We had 105 respondents through a combination of online and paper surveys, which was a good mix of all age ranges. Some key takeaways were:
· Great range of words to describe good and bad mental wellbeing:
· Three quarters of respondents have struggled with their mental wellbeing at some point, and a third of respondents are living with someone who is or has struggled with their mental wellbeing
· Existing things highlighted as having a positive impact on wellbeing include; prayer ministry, worship, belonging to cell groups, small friendship groups, hobby groups, and connecting with the environment
· Suggestions for areas we could develop or improve on (which we will look into further as Thrive progresses) include; support groups, quiet reflective/mindfulness space, mental health awareness/education.
Currently, Thrive sees themselves as a small working party that is thinking about how we shape and promote good mental wellbeing in our church; this includes signposting to services, and utilising us as a resource to support groups. What we don’t see ourselves as, is a referral agency, or as a group dedicated to pastoral issues.
Promotion of mental wellbeing is a whole church concern and not something that is just Thrive’s responsibility, so this is something we will look to work with you on as we go into 2019. We will also continue to explore what other churches are doing in Southampton/Shirley in this area.
Do you have a heart for children and families, a vision for working in local primary schools, and a passion for Jesus?
We're looking for a new Primary schools', families and children's lead person - an 18 hour a week post.
The purpose of the post is to facilitate the work of St James' by the Park amongst families and children in our local community by focusing on work in the local KS1 and KS2 schools.
Could you be that person, or do you know someone who could be?
Click here to download the full job description.
The application form can be downloaded here. Applications should be received by 12 noon on Tuesday 4th December.
The Zimbabwean flag is one of the ones proudly on display in our church, because at least two of our church community are Zimbabwean. One of them, Shelter Kasirori, has been instrumental in setting up a monthly gathering at St James' by the Park for other Shona-speaking Christians in the region.
With 10 other branches around the country, the Zimbabwe National Anglican Fellowship (ZINAFE) encourages Christians to be an active part of their own churches as well as attending the Shona-speaking services. Arthur Chagadama from Poole explains: “Coming together to worship in our language is an experience that allows us to learn, gain strength and grow in our faith. The lasting friendships provide us with strength and a sense of belonging. We can laugh together, and support one another through life's struggles.”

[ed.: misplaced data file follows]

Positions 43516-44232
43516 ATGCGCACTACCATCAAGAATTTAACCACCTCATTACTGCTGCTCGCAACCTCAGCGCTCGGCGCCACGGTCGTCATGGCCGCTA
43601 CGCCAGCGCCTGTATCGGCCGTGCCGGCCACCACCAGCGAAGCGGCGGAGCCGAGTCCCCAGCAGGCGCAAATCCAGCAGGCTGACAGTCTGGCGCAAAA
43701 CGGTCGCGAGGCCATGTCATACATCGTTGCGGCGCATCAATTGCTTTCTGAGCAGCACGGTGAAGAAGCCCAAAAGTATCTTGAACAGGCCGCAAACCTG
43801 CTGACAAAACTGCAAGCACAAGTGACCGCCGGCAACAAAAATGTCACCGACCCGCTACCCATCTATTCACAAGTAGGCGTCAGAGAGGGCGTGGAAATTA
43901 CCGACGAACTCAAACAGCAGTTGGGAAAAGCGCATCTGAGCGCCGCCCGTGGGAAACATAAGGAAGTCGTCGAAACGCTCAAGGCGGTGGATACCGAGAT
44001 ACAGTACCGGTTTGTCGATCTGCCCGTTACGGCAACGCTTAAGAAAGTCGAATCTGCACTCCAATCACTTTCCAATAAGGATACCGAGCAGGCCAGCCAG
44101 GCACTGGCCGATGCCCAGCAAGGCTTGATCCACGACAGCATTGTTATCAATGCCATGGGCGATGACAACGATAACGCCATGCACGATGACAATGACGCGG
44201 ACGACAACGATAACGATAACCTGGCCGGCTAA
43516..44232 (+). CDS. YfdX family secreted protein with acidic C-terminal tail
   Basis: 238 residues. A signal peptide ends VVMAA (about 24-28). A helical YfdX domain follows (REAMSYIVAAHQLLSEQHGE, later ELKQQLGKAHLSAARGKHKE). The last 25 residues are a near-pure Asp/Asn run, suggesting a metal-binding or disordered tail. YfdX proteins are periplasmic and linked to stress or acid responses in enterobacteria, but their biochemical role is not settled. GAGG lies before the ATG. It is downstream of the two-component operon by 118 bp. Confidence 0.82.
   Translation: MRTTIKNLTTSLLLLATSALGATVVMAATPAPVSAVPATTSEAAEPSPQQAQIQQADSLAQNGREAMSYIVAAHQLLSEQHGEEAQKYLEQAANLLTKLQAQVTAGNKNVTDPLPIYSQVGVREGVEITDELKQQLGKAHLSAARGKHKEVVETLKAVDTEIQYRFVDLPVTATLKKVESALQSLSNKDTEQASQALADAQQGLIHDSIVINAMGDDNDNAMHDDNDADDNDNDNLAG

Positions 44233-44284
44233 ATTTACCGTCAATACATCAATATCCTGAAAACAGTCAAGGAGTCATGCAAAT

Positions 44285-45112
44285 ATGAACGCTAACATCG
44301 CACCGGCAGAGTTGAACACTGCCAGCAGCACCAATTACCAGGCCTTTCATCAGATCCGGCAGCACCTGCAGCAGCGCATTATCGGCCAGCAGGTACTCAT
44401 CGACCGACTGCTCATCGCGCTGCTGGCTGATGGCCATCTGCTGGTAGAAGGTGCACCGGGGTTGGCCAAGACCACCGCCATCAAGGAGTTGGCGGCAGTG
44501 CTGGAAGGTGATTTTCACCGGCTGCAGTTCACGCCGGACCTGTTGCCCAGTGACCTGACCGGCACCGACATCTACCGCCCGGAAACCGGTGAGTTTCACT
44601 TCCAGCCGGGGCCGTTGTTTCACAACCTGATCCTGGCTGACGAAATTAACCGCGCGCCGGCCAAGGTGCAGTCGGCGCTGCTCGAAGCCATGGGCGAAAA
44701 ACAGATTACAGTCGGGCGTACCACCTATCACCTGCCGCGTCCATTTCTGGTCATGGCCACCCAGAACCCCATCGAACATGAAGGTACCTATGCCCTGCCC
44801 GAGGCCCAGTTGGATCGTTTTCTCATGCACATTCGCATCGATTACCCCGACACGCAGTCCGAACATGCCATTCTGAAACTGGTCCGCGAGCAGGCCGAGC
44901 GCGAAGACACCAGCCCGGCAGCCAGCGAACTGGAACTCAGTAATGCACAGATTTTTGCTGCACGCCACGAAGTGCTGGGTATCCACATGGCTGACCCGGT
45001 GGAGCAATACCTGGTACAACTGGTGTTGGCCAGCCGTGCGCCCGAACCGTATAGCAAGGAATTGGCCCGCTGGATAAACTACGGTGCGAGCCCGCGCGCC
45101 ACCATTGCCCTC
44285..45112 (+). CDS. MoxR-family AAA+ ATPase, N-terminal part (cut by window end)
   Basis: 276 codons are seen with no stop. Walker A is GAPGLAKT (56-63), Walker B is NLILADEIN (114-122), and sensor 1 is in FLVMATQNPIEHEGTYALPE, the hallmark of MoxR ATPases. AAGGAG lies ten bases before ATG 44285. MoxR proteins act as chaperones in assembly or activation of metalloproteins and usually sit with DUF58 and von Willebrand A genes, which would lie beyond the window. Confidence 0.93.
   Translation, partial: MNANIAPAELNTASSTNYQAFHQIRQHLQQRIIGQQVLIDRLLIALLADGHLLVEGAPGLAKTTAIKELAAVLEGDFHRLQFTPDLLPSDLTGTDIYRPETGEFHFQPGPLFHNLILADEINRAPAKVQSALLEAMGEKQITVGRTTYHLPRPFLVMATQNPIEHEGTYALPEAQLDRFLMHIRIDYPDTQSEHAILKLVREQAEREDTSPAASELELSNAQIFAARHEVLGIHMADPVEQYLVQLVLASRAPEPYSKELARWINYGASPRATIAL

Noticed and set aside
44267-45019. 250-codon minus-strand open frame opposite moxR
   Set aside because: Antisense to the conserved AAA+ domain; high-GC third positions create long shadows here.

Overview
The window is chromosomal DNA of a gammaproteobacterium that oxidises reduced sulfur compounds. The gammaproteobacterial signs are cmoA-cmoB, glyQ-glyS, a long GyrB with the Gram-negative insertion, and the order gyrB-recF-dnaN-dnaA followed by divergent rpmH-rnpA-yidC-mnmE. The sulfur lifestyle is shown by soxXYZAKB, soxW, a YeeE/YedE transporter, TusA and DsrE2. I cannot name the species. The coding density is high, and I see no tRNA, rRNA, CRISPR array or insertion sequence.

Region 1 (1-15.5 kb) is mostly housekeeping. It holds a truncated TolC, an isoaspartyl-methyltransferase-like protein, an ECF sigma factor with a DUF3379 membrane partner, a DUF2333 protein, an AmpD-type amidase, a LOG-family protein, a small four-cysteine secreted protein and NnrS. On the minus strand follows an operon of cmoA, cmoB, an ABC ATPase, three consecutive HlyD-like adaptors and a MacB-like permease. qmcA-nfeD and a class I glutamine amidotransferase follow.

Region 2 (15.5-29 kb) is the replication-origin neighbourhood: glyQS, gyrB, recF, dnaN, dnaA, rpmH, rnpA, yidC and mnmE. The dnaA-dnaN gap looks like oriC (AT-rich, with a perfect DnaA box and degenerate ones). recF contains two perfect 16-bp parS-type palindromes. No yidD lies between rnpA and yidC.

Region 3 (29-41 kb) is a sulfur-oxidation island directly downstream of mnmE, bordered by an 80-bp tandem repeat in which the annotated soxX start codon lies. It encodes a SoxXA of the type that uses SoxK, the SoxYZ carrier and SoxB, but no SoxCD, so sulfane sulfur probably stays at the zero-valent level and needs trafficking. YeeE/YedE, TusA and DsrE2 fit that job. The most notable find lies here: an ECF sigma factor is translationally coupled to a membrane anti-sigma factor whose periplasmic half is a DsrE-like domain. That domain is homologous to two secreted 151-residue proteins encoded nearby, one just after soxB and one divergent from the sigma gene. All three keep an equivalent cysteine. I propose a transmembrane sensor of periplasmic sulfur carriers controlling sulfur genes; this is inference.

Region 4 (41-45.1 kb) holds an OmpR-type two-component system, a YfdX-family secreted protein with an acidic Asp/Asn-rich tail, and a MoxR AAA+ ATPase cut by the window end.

Most services are led by Zimbabwean clergy working in the Church of England. One of them, Father Lamech, reflected on why ZINAFE was started. “Because we were scared of our people losing their faith in this country."
For Shelter, not having to travel to Bristol for these services saves time and money. “Meeting here will be a boost to my fellowship and growth in my faith. The Shona services will strive for our young generation not to lose their culture when it comes to worship and belonging.” She adds: “Thumbs up to my family (my cell group) for their prayers and support.”
“Zimbabwe is always in the news for wrong reasons,” says Arthur. “The state of our nation is disturbing and discouraging. As a Zinafe community, we ask for prayers that we remain united, faithful, informed and thoughtful, and for God’s wisdom and righteousness to be evident in our nation’s policies and leaders.”
Shelter and others at a ZINAFE service.
“we were scared of our people losing their faith in this country.”
Here are a few ideas you could consider.
Cards: Only send them to people you won’t see. Use e-cards. For friends at church, write your Christmas greetings on coloured circles which we will use to decorate the Jacob room (more details later).
Presents: Make gifts of your time rather than things. Give an experience. Give Charity gifts on behalf of others, available locally from the Oxfam shop or online from a number of charities. Within a family, agree on token presents up to a fixed limit for adults.
Wrapping: Use recycled brown paper, coloured natural string, tags made from last year’s cards.
Trees: Buy real ones which are organic or FSC certified, or re-use the artificial one you already have. Or use a large plant, or a tree outside decorated with bird feeders. Make your own decorations, or use those which have already been pre-loved, by you or someone else. Use LED lights if possible.
“The world was made through him, and the world did not recognise him.” Let our Christmas celebrations show through our actions that we do!
There are lots more ideas available on the internet. A good place to start is the “Living Lightly” section of the A Rocha website, which contains practical environment-friendly ideas for many aspects of life including Christmas. Friends of the Earth offer a variety of suggestions with their 21 eco-friendly Christmas tips.
You might also like a blog post about Eco Friendly Christmas Trees and you could try the Forestry Commission for sustainable real Christmas trees
Although some of the ideas (and terminology) are distinctively American, How to Have an Eco-Friendly Green Christmas Holiday offers a concise set of suggestions which might inspire you.
Organisations offering Charity Gifts include Christian Aid, World Vision, and Oxfam. All have choices from under £10 to £50+ covering a wide range of areas.